Reducing wind resistance would provide an even greater boost, they next determined. Specifically, if every racer in a small, lead group ran for about three minutes at the head of a line of other runners and then dropped to the back of that group, as bike racers do in a pace line, the runners would all be faster than if they ran side by side. Each racer would use more energy than normal while at the head of the line, since he would be blocking the wind for the others, but would conserve a great deal of energy when tucked in behind the other runners, producing a significant net improvement in efficiency, the researchers calculate.

Finally, they found that by changing shoes, marathoners could very easily increase their speed. Shoes are costly, in terms of efficiency. It takes energy to swing legs, and the energy demands are amplified if weight is on the foot. In past studies, the Colorado researchers had found that adding 100 grams (about 3.5 ounces) to the weight of a shoe reduces a runner’s efficiency by about 1 percent. Lighter shoes make more efficient runners. When Mr. Kimetto set the current world record, he wore shoes that weigh about 244 grams each, the researchers write. Had his shoes been 100 grams lighter, he might have run the same course a minute faster, they conclude.

Interestingly, running barefoot is not necessarily better for efficiency than lightweight shoes, the researchers point out, since a barefoot runner’s foot and leg muscles work harder to offset the absence of cushioning that otherwise comes from shoes. (Nike has reportedly engineered a specialized running shoe as part of its effort to break the two-hour marathon barrier, but the shoes are controversial because they may provide too much of a competitive advantage and not yet available for purchase.)

Taken together, these strategies could potentially improve a world-class racer’s efficiency by almost 3 percent in a given marathon, the researchers calculate, which should reduce their finishing times by nearly four minutes and easily drop the world record below two hours.

Given this data, “I think we will see a sub-two-hour marathon a lot sooner than many people think,” says Rodger Kram, a professor of biomechanics at the University of Colorado, Boulder, who conducted the study with Wouter Hoogkamer, a postdoctoral researcher at the same school, and Christopher Arellano, a professor at the University of Houston.

In the meantime, Dr. Kram says, these strategies might also substantially improve efficiency and race times for the rest of us.

Look for a marathon that advertises itself as having a downhill course, he says. Running the California International Marathon in Sacramento, for instance, which drops about 340 feet from start to finish, could allow an otherwise four-hour marathon runner to shave about 2.5 minutes from his or her finishing time, compared to running a completely flat course, Dr. Hoogkamer estimates.

Similarly, convincing a few fellow runners to join you in a pace line during the marathon might shave nearly four minutes from your time if you would normally finish in four hours, Dr. Hoogkamer says.

Finally, lighter shoes could lower your time by another minute or so, although it’s wise to break in any new shoes well in advance of race day to avoid blisters or other problems.


One Run May Add 7 Hours to Your Life, Study Says

Getting fit for Summer

Running is a simple and efficient way to exercise: all you need is a pair of shoes. It’s been shown to lower a person’s risk for heart disease and cancer, possibly by regulating weight and blood pressure. Now a recent study, published in the journal Progress in Cardiovascular Disease last month, reports that people who run tend to live about three years longer than those who don’t.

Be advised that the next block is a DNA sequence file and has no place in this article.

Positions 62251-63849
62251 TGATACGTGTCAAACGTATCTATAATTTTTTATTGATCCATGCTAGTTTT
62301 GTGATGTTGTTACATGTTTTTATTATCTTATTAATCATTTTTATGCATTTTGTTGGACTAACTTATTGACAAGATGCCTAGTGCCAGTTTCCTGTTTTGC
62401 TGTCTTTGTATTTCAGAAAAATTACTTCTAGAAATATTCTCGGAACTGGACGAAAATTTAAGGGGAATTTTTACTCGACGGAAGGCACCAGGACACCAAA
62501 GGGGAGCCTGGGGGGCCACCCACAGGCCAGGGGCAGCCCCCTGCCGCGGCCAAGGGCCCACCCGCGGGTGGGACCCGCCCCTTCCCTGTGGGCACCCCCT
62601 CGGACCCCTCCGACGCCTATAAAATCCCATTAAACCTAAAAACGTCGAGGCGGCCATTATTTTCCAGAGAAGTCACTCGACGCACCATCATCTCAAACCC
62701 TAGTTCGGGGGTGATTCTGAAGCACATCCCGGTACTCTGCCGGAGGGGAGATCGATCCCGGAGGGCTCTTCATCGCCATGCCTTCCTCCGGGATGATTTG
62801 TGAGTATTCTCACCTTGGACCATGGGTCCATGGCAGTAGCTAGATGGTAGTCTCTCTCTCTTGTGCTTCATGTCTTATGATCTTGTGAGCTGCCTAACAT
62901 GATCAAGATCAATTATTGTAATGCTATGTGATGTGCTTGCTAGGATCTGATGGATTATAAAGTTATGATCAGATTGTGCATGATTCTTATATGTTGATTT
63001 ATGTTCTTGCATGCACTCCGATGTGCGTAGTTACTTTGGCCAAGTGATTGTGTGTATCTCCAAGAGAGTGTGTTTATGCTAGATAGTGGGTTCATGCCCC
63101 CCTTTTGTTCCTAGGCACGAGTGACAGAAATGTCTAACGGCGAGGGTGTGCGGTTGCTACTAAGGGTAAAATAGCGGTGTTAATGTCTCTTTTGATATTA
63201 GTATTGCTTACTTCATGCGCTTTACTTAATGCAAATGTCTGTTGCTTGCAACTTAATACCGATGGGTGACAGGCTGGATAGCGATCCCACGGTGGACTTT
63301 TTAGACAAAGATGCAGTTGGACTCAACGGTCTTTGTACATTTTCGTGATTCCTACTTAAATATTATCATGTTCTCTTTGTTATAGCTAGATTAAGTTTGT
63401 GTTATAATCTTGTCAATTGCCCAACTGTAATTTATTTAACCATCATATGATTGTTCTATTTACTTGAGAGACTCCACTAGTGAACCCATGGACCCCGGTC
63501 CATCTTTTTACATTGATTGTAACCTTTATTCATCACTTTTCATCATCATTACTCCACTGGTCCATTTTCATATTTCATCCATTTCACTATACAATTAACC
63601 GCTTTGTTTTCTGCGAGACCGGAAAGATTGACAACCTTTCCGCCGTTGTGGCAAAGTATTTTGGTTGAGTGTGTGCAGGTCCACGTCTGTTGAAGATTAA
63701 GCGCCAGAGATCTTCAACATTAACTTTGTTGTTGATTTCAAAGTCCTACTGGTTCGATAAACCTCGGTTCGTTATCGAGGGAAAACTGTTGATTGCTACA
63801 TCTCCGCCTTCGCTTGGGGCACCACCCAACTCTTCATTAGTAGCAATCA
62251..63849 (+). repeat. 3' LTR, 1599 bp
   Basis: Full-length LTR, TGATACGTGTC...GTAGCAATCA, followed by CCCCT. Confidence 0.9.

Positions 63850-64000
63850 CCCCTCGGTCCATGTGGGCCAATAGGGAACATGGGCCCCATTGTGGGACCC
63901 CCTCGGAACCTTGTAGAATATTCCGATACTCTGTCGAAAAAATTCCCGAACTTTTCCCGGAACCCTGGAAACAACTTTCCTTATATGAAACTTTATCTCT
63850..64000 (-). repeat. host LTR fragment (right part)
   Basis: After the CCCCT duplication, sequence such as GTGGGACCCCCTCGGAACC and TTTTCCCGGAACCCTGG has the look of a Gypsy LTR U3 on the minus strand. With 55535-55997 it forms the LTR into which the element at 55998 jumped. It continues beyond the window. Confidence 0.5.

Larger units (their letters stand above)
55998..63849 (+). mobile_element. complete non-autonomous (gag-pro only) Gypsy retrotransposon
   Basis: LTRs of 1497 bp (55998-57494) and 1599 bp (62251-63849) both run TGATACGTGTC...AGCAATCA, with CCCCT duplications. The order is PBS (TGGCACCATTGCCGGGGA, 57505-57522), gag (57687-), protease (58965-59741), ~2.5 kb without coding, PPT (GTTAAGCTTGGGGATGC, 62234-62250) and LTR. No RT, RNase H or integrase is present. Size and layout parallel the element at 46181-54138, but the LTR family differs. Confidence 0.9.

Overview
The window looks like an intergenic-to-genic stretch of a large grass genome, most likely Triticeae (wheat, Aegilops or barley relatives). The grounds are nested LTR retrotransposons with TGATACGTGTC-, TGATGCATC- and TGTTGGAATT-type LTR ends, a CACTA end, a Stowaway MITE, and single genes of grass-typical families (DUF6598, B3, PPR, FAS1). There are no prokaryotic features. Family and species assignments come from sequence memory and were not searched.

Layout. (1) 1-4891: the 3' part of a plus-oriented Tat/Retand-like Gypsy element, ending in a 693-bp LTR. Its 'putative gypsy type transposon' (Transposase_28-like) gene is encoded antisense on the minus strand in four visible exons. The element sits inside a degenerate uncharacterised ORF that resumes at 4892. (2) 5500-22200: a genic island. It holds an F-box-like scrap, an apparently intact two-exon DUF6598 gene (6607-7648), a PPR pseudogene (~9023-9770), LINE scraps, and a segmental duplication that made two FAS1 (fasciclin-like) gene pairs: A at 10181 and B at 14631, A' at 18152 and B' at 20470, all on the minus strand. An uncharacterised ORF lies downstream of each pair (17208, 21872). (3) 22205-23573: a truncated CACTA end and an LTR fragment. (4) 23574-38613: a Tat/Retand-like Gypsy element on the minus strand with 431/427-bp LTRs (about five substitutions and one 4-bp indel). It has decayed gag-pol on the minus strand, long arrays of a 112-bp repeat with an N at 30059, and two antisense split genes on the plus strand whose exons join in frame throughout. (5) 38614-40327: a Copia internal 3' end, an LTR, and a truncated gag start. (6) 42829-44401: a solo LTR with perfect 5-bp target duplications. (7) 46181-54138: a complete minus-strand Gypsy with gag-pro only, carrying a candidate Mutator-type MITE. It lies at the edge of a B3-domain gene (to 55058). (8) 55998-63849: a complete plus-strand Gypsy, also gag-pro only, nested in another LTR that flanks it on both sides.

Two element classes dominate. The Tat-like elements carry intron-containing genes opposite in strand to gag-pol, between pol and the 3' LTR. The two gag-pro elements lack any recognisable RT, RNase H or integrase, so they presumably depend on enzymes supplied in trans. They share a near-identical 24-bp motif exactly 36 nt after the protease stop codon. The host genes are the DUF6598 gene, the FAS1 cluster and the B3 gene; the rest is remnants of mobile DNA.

The researchers, who have studied the benefits of running in the past, decided to look at available research and investigate whether other forms of exercise like walking and biking provide the same benefits, or if runners have a special advantage.

The study’s authors found that while other types of exercise like walking and cycling were linked to a longer lifespan, it wasn’t to the same degree as running. The researchers calculated that a one-hour run may translate to an additional seven hours added to a person’s life. The benefits capped out at about three years, and the researchers found that the improvements in life expectancy leveled out at about four hours of running per week. More running wasn’t found to be significantly worse for a person, but the researchers say there are no further apparent longevity benefits.

However, the researchers only found an associational relationship between running and longevity. Their data showed that people who run tend to live longer lives, but not that running specifically increases a person’s lifespan. Runners tend to have other healthy lifestyle behaviors like maintaining a healthy weight, not smoking and only drinking low-to-moderate amounts of alcohol, the authors note. Still, the findings suggest running is an especially effective form of exercise.

The study also found that runners who also do other types of physical activity have the same lower risk of early death, though combining running with other exercise is “the best choice,” the researchers write. (Federal guidelines recommend both aerobic exercise, like running, and strength training for optimal health.) They also acknowledge that it’s not yet clear how much running is safe, or if a person can run too much.

“Running may have the most public health benefits, but is not the best exercise for everyone since orthopedic or other medical conditions can restrict its use by many individuals,” the authors concluded.

By Alexandra Sifferlin for Time Health